Most interviews include time for you, the applicant, to ask questions. Do not let this opportunity go by and never say that you don’t have any questions! This is a great opportunity to show that you are interested in the position and the organization and you have given both serious thought. Here are 15 questions you might want to consider asking (you want to actually ask only 3-5):

  1. Is it a new position, or was there someone in the job before? What happened to that individual? Were they promoted or did they move outside the organization?
  2. How does this position help your department achieve its goals?
  3. What did the person who held this job before do that you would like to see continued? What would you like to see changed?
  4. Who are the internal customers for this position (by job title) and how would I support them if I were in this role?
  5. How will you know if your new hire is successful? What are the major metrics or standards for the person in this position?
  6. What are you hoping for your new hire to accomplish in the first 90 days on the job? In the first year?
  7. What is your favorite thing about working here?
  8. How do you anticipate your new hire learning the nuances of this position — do you assign a “buddy,” have regular one-on-one meetings, or something else?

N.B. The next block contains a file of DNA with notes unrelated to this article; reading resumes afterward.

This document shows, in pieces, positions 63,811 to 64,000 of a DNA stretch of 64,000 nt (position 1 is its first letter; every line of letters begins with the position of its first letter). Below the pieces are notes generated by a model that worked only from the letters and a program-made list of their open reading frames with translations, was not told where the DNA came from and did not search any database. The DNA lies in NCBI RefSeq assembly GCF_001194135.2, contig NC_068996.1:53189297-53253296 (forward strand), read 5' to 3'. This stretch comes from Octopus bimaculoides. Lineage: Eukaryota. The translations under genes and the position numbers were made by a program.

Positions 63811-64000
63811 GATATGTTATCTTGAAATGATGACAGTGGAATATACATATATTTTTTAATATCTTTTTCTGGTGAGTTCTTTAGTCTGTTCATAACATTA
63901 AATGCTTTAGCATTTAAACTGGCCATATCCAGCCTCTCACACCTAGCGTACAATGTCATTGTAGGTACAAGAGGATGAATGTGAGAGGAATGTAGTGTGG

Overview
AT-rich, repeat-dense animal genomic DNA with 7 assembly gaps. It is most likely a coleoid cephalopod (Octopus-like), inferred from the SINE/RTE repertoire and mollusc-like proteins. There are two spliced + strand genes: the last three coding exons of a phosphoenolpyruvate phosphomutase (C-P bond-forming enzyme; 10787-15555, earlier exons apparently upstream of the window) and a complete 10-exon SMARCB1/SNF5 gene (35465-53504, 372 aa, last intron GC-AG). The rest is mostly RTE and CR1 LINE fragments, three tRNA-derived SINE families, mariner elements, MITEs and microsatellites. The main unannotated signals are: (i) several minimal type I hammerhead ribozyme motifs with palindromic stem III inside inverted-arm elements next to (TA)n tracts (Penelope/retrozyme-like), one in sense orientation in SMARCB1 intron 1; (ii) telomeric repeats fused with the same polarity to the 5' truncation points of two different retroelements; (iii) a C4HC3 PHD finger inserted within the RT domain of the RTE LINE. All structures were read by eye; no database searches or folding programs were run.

9. How does your unit communicate? Do you meet regularly as a group, or communicate another way?
  10. I am an external candidate. Many jobs at this level are filled internally. What made you think about interviewing candidates from the outside?
  11. What things would you most like to see your new employee do first and how will that help?
  12. How will the arrival of your new employee make your life easier?
  13. How did you get to the organization, and to your current position?
  14. What does senior leadership care about the most?
  15. What are the next steps in this process?

Nancy Segal is a federal human resources training and job search expert. Following her own 30-year federal HR career (much of it at the senior level), she founded Solutions for the Workplace LLC in 2003 to provide an HR management perspective to both federal managers and astute applicants to U.S. government positions. Nancy has unmatched federal career management insight, high standards, and respect for people’s time, and her clients use this to their advantage.